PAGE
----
Sunday, August 31, 2008

By Popular Demand - The Eiffel Tower at Night

It was a glorious night in June of 1987. I was on a five–week Contiki Tour of Europe and Paris was our first stop.
That evening was the group’s first night together and our first chance to relax a bit and get to know one another.
We had an organized dinner in a restaurant somewhere and each table had at least two bottles wine included in the dinner with the option to get more. It flowed freely late into the evening.
Someone suggested walking back to the hotel and about a dozen of us set off into the warm, Parisian night. Traffic was light and hardly anyone else was about. It was as though we had the city to ourselves.
Somewhere near midnight we rounded a corner and came up the Eiffel Tower dominating the cityscape.
Of course I had to get a picture. I set the shutter on bulb and the aperture to probably F4. The film speed was probably ASA 400 though I had 200 and 1000 with me on the trip. I positioned my Nikon FM and its 50mm lens hard against my nose and pressed my elbows to my chest to stay steady. Fortunately I’d knocked back more than enough wine. I was relaxed enough to be able to take all the time I needed. I held my breath and did a slow 10 count in my mind.
I took several exposures at different times and different apertures. This was the best of the lot.
Thanks for asking.

The Flying Duodenum

Okay, sure. It's a bit silly, but it's the penultimate day of summer. Not the actual season, but real summer, the one that ends when school starts, and I wanted to have a bit of fun.
The photo is an experiment. It's the full moon taken on the bulb setting without using a tripod. I wanted to see what would happen.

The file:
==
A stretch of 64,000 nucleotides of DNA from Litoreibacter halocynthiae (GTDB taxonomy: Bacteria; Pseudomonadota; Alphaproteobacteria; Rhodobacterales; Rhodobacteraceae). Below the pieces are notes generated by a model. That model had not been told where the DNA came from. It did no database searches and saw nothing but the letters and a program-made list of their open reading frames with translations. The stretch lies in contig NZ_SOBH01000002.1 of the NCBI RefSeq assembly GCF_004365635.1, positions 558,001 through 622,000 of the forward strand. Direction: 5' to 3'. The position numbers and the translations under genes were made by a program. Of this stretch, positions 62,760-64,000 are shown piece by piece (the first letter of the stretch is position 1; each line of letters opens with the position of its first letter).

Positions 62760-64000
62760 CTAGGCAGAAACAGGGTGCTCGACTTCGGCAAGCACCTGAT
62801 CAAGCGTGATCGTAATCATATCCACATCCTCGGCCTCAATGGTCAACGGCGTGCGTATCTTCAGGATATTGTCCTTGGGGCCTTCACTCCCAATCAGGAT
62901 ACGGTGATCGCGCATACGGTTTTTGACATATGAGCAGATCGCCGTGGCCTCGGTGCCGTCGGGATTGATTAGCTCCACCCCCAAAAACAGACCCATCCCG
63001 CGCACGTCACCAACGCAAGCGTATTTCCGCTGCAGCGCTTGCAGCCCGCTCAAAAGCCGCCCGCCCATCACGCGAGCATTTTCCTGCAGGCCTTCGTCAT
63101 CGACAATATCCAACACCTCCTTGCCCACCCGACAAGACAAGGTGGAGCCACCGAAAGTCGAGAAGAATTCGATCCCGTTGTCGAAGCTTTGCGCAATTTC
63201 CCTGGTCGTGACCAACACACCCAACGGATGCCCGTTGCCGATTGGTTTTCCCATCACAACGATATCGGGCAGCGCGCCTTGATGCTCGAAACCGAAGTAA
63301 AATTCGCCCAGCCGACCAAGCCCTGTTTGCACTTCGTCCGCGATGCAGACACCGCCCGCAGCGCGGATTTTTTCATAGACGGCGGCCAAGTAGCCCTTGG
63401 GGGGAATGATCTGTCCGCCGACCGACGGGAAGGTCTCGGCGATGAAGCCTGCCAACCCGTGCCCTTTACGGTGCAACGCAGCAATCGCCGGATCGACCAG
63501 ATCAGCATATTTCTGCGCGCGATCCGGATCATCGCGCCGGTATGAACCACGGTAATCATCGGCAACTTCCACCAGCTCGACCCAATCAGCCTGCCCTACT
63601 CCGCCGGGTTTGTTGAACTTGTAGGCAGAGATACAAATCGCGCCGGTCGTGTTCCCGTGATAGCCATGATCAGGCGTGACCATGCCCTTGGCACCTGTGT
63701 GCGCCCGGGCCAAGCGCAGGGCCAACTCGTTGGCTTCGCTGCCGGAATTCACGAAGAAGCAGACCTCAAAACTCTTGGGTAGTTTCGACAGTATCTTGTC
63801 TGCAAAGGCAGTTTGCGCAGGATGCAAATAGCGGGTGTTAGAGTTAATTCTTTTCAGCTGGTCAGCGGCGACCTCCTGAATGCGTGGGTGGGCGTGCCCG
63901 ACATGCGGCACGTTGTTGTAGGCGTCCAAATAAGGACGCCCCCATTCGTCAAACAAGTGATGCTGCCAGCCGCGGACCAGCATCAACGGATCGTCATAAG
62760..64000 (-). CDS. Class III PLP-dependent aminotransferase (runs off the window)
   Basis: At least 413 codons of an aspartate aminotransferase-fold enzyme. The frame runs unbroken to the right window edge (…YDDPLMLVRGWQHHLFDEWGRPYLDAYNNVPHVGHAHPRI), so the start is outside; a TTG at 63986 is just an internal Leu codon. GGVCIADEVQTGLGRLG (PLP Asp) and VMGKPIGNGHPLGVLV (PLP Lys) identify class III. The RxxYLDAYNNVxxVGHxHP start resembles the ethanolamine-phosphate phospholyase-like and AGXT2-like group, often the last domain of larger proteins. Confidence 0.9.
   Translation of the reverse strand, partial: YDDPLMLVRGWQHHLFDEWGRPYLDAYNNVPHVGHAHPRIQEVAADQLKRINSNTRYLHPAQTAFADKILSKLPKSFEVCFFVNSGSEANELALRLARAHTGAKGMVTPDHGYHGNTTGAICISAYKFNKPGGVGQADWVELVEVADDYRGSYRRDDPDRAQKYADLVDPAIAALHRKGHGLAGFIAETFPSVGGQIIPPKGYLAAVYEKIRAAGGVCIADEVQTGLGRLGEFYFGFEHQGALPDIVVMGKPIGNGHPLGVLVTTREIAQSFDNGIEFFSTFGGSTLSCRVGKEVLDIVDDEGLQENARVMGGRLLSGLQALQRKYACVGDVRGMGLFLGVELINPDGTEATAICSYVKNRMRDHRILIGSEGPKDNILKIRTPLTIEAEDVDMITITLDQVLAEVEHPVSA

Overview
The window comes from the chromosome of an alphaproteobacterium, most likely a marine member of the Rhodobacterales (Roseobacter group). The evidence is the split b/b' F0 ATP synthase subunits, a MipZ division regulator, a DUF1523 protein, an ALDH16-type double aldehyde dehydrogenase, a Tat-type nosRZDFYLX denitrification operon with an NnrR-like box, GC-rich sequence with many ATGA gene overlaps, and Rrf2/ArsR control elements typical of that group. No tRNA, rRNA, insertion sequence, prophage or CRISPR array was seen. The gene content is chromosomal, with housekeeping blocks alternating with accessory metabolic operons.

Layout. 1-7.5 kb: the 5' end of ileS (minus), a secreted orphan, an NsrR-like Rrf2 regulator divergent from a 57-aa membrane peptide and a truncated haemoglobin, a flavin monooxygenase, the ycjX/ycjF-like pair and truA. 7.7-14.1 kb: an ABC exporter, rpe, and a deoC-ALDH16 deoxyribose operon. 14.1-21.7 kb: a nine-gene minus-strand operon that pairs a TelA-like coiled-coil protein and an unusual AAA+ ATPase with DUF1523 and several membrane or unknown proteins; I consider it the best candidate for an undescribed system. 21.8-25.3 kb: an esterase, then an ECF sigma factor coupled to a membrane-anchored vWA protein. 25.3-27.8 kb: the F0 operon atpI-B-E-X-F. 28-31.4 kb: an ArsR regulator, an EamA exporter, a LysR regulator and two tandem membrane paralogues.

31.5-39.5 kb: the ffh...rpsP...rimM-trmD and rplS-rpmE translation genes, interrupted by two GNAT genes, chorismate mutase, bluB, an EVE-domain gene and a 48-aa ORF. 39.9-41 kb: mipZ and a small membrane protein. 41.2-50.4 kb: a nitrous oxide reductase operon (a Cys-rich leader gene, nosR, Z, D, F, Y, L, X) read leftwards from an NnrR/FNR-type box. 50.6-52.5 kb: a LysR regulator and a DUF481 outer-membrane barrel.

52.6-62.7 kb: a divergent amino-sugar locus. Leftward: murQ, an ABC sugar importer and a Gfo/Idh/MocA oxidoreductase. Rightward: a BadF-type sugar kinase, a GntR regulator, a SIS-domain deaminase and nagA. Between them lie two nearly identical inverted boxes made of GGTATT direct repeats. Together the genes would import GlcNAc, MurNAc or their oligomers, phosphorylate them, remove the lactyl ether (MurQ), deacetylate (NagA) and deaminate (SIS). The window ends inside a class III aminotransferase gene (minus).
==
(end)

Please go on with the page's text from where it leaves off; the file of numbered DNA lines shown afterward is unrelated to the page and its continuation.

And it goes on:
I've done freehand night exposures in the past and many have worked out adequately. I took one of the Eiffel Tower whilst stinking drunk and it's one of my best.
This is one of my more, ummm, interesting results.
I hope you at least get a chuckle out of it.

Saturday, August 30, 2008

Last Long Weekend

This is about 90 minutes or so west of Rocky on the David Thompson Highway.

It's the final long weekend of the Summer of '08. I'm not sure where it went. I bent down to pick something up off the floor in early July and when I stood back up August was nearly over.
I tried to get out for a few drives this summer. I went camping once and did a bit of fishing, but mostly I wondered why the days went so fast when they are so long.

Friday, August 29, 2008

On The Other Hand

Are you other-handed? Even a wee bit? Do you sometimes forget which hand is your dominant hand?
I’m a dexter. My right hand is my dominant hand. But sometimes I forget that and reach for a pen or pencil with my left. I have an honest, if misguided, belief that I’m a sinister.
It came about naturally. My mom was right–handed, but she picked and cleaned berries left-handed and played cards that way, too. She could write with either hand. Dad used a pitchfork left-handed.
Maybe it was from watching mom, or maybe there’s a genetic predisposition, but I’ve caught myself many times over the years acting as though I were a lefty not a righty. I like it. I think in some small way it rounds out my character.